Jungian Genealogy & the Ancestors
Finding Deeper Meaning in Genealogy
Ancestors, Legends, & Myths
by Iona Miller, 2014
The ancestors are, of course, the archetypes — they are the psychological ancestors. In a really dangerous situation they may be quite real. –Jung
In psychology, an archetype is the innate knowledge, images, or ways of thinking that are inherited from ancestors. An event that might be an archetype is birth. The gods are our spiritual ancestors, as our lines of descent show. The knowledge, but also the sins and wounds of our ancestors live within us.
We forget that the soul has its own ancestors. We relive the soul of the ancestors as primordial psyche, inherited from common ancestors in the distant human past. We can receive guidance in the dreamtime from archetypal ancestors. We do not only carry the genes of our ancestors; we also carry their memories. Jung said, Underneath the modern surface of the mind lurks the original primitive mentality of our ancestors, complete with vivid stories and symbols that have a natural appeal to us and seem to appear unbidden in our dreams and fantasies.
To conduct our own personal research and to find out for ourselves, maybe all we need to do is listen to our inner DNA. Listen to the voices, feelings, sights and experiences of our ancestors. The land of the dead is the country of our ancestors and the images who walk in on us are our ancestors. They can be associated with the elements of nature. They exert their claim on us, and power over us — a sense of our internal fate — as psychic representations of our geographical, historical and cultural contexts. The achievement of consciousness by our distant ancestors is reflected in the hero’s journey.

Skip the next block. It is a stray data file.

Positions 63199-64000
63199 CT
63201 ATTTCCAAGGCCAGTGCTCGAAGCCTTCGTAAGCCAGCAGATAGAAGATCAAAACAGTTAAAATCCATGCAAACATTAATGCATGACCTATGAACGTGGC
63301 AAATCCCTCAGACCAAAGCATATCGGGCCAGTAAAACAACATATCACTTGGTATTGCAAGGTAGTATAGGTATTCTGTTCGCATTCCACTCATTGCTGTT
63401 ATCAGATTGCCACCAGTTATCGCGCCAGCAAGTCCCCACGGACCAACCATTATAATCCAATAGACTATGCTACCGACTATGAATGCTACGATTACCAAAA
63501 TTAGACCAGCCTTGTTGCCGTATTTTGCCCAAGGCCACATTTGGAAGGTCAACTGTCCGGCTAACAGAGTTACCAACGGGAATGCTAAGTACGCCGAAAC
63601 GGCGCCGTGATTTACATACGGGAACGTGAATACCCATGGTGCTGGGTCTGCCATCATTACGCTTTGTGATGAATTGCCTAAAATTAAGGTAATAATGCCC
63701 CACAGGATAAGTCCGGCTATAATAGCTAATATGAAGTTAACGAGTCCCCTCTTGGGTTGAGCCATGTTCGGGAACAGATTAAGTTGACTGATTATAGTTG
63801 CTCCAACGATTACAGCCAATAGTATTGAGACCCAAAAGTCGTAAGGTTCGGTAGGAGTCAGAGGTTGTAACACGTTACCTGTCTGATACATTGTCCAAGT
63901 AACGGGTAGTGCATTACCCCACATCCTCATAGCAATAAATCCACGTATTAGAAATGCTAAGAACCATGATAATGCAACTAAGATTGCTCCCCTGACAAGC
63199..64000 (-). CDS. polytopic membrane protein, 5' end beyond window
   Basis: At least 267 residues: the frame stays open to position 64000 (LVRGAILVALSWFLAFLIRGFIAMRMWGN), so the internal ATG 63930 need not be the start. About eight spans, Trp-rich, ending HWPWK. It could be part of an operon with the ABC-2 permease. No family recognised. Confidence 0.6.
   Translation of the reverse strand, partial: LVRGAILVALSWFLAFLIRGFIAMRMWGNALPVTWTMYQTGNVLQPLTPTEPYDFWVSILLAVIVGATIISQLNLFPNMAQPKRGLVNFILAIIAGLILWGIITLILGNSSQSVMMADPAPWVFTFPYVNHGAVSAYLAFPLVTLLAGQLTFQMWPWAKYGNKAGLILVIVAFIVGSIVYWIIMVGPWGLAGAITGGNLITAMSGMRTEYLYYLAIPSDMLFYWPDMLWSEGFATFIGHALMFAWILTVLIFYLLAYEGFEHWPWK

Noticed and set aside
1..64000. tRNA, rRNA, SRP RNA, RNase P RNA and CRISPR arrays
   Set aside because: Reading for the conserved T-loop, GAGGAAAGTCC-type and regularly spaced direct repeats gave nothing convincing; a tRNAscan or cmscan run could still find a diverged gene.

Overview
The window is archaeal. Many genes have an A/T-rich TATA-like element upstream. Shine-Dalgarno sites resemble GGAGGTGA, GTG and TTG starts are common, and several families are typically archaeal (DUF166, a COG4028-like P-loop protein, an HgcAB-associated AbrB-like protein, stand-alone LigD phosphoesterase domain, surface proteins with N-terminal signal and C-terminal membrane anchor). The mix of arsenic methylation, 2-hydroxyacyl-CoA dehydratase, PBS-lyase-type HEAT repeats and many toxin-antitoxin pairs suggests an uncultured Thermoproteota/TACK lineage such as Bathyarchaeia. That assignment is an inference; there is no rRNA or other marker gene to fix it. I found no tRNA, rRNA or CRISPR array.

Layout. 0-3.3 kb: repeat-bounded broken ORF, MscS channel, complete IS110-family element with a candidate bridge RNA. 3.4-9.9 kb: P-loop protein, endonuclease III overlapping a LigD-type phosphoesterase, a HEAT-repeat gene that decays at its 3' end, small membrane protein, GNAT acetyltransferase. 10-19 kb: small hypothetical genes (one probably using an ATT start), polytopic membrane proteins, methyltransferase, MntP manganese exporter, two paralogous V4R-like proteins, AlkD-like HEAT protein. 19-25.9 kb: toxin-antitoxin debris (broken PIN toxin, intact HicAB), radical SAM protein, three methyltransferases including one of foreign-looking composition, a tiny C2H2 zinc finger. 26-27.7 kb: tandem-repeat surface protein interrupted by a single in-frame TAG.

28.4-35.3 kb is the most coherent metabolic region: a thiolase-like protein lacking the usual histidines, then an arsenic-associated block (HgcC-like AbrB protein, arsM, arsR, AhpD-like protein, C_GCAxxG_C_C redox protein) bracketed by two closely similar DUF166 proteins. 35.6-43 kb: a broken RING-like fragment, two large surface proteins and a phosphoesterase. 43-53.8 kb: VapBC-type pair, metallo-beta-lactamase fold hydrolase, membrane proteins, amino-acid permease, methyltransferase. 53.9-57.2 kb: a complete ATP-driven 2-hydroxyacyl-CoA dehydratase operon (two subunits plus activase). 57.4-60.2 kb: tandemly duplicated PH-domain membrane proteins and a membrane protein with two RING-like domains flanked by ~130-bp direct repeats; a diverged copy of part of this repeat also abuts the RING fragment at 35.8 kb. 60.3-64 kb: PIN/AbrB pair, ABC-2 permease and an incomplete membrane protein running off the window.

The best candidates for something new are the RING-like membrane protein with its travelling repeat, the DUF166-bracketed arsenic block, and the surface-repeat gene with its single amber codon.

Legacy of the Ancestors
Ancestors brings together genealogy, common mythological roots and psychology.
Our ancestors often use metaphors in order to make the issue clear. The “living serpents” of our descent lines can be used to invoke the ancestors. Genealogy is a form of veneration. The study of our ancestors is the study of the Tree of Life. An altar, for example, can honor your biological ancestors, the universal archetypal ancestors, or both.
The purpose of the totem meal, grail, or eucharist is to reunite the participants with the life of their ancestors. Their lives, joys and fears are within us. In this way, they are with us always. For most of us it is true that we have lost touch with religious traditions of our ancestors; that we no longer connect with their sacred myths and metaphors. Genealogy is more direct, more personal.
Healing shifts occur through the conscious Feminine, Sophia, Wisdom, the divine feminine embodied in the world. The exploits and mode of being of the great ancestors resonate, to a lesser degree, with our experience of dreaming. The concealed and mysterious are as important as the revealed and understood. The ancestors are jealous; they want to be remembered. Remembering them is not just an empty custom, but imbued with meaning. The deeper meaning of much traditional healing centers on ancestor reverence.